Why We Sort of Agree with the Air Force

Recently, we took a hard look at the U.S. Air Force’s policy toward responding to web postings.  The document has been floating around for a few years and has been widely covered by online reputation management consultants.  We mainly agree with the assessment with a few exceptions.

The “Air Force Web Posting Response Assessment” is a public domain document/infographic from the Air Force Public Affairs Agency that offers general guidance on how Air Force personnel should respond to web content posted about USAF.  It can be most easily found here: http://http://en.wikipedia.org/wiki/United_States_Air_Force_Web_Posting_Response

In general, we think it is a useful tool that could provide excellent guidelines for many companies.US_Air_Force_Web_Posting_Response_Assessment

When you come across a positive web posting, the guidelines are quite simple.  If it is factual and well-cited (even if the USAF doesn’t agree with it), then the guidance is to either let it stand (no response), concur with the post or provide a positive review.

When a posting is not positive or balanced, things get a little stickier.  According to USAF, there are four types of folks who post negatively.

• Trolls – a site dedicated to bashing or degrading others.  USAF says to only monitor such sites and notify headquarters (we will come back to this nuance.)

• Rager – a posting that is a rant, rage, joke or satirical in nature.  Again, monitor only.

• Misguided – a posting with erroneous facts.  To such a posting USAF recommends fixing the facts by responding with factual information directly on the comment board.

• Unhappy Customer – a posting that is the result of a negative experience.  USAF recommends working to rectify the situation.

All responses, according to the guidelines should be transparent (disclose the USAF connection), well sourced, timely and in a tone that reflects on the rich heritage of the Air Force.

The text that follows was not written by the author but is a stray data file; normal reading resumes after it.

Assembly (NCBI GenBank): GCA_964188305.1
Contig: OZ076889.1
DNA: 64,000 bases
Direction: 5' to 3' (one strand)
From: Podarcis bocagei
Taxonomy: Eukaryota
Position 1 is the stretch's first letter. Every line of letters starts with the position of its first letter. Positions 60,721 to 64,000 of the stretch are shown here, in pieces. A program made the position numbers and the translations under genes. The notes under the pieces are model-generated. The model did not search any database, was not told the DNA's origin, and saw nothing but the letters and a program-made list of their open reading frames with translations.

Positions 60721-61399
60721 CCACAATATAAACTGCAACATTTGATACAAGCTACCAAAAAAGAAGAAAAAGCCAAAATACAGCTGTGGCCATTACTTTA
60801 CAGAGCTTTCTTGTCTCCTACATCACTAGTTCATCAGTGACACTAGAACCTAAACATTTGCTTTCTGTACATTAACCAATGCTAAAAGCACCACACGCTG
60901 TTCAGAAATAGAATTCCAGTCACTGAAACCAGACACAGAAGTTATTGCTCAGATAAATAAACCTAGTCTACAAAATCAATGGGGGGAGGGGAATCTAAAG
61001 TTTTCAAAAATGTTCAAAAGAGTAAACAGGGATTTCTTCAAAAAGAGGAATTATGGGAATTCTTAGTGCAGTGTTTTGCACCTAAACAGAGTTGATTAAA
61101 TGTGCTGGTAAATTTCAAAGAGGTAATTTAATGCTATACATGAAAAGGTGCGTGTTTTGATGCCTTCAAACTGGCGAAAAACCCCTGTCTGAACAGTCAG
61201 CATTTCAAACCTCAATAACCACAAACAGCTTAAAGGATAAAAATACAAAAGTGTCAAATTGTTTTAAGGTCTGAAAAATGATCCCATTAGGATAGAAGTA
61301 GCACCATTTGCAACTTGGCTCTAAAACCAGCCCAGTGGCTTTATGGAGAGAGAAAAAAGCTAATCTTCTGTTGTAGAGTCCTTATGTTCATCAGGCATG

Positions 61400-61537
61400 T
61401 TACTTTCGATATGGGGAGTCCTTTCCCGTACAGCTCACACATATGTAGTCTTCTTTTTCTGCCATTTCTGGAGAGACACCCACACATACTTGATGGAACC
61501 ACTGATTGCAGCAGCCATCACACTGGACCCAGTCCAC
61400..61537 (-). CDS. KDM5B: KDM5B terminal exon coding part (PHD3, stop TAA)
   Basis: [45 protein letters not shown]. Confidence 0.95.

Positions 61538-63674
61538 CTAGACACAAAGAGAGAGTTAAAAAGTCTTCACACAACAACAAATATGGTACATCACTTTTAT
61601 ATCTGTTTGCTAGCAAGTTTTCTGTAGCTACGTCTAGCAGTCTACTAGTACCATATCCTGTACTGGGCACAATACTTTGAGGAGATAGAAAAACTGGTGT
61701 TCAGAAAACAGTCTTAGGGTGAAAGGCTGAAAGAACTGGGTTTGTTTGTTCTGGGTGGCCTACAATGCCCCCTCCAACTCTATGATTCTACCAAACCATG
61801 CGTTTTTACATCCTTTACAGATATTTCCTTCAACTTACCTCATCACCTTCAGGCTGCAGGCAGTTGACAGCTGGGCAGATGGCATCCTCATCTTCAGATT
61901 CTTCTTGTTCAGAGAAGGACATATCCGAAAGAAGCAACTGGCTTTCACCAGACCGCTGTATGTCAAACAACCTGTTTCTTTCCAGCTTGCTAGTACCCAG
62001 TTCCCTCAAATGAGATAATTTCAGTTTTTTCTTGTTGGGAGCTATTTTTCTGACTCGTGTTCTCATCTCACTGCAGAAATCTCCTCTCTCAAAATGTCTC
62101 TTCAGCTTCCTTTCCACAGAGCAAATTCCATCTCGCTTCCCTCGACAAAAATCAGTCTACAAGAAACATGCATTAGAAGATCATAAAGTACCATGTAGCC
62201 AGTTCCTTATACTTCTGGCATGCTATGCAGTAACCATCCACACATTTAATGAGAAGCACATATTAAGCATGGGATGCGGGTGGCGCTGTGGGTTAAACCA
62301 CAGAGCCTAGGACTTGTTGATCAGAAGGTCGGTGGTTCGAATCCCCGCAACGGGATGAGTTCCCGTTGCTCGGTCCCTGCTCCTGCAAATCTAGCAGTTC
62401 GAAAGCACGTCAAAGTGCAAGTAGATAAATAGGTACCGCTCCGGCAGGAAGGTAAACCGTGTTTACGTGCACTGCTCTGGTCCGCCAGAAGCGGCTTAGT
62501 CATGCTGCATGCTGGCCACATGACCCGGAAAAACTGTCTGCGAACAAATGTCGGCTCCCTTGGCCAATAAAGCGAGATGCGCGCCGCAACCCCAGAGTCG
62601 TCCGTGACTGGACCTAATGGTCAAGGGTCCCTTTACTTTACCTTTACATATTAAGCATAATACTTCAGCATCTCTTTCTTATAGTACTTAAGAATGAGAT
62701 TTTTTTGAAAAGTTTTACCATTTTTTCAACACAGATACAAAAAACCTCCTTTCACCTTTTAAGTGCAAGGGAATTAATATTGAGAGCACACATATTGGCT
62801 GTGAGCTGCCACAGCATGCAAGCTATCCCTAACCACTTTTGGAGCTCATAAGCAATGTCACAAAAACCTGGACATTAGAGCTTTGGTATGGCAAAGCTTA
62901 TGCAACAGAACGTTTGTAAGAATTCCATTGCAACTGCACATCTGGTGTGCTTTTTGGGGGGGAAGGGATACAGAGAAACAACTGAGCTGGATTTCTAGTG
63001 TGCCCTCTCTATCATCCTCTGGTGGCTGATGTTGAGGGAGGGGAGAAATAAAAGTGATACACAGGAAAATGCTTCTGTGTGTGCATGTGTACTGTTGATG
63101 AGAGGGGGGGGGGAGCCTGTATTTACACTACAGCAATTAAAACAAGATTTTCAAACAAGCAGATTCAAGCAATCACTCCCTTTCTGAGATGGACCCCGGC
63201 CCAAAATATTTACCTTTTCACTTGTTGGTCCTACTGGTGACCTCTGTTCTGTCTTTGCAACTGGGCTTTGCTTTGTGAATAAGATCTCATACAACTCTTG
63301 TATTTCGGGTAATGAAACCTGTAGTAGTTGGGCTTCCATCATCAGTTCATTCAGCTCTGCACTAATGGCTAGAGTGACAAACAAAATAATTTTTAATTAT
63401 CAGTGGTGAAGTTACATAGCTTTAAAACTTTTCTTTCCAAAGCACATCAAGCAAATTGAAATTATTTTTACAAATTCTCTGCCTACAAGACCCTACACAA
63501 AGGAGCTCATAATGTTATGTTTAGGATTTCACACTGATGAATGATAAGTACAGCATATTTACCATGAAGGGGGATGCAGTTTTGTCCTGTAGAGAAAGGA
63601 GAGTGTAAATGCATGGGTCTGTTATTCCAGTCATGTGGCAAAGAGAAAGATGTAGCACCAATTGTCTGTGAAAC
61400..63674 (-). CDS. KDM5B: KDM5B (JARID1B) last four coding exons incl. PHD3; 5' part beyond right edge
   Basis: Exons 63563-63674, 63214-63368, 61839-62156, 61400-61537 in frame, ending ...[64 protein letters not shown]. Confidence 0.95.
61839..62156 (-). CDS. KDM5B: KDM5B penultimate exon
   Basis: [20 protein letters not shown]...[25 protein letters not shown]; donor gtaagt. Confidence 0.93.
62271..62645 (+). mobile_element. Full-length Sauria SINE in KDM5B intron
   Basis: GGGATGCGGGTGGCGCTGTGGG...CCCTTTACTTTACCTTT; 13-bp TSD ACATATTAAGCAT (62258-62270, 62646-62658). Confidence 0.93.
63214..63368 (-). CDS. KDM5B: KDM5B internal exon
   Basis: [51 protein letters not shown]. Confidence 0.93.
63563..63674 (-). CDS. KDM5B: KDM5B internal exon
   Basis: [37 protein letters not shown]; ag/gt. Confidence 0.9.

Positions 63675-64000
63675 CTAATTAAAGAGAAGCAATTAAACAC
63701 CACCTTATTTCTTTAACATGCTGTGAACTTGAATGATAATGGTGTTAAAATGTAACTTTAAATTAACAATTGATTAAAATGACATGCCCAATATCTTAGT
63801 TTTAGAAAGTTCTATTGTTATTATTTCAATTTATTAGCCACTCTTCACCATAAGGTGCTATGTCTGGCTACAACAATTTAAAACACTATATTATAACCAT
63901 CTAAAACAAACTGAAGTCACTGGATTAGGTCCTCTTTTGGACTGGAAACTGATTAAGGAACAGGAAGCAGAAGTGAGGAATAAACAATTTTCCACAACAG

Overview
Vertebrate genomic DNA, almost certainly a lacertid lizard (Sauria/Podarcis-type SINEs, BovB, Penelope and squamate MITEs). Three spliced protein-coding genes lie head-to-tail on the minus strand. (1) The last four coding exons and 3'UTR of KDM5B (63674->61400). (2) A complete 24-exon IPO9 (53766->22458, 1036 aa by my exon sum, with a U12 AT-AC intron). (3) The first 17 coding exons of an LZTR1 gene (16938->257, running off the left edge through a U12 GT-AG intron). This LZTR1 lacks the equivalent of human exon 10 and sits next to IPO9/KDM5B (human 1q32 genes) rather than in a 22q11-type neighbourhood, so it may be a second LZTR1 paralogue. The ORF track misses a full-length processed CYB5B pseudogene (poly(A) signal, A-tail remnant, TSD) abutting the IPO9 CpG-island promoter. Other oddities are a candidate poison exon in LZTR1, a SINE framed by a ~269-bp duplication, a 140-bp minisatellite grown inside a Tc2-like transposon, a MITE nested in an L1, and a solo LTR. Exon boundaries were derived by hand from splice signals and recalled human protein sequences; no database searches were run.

On the whole, the guidance makes a lot of sense.  To get one matter out of the way, every organization should have a little bit of a sense of humor and the ability to brush-off rants or jokes that are meant to be satirical – even if the ranter does a lousy job at satire.

We disagree that a troll should always be ignored.  While it certainly makes sense that some troll sites fall well below the radar and truly don’t merit the response of a professional enterprise, some instances do merit a response.  And the USAF guidelines remind its folks to “notify HQ” for a reason.  When online content, even that from a troll, starts doing damage to your brand, the “monitor only” policy isn’t going to cut it. As to fixing the facts, we are largely in agreement.  Unfortunately, many companies do not have the gravitas of the Air Force, so they need assistance and help from a third party to “fix those facts.”

Finally, we absolutely concur with the guidelines of transparency, proper sourcing, timeliness, tone and influence.

For any company that regularly deals with negative web postings, we encourage you to develop a response policy and the USAF piece is a great starting point – with a few modifications.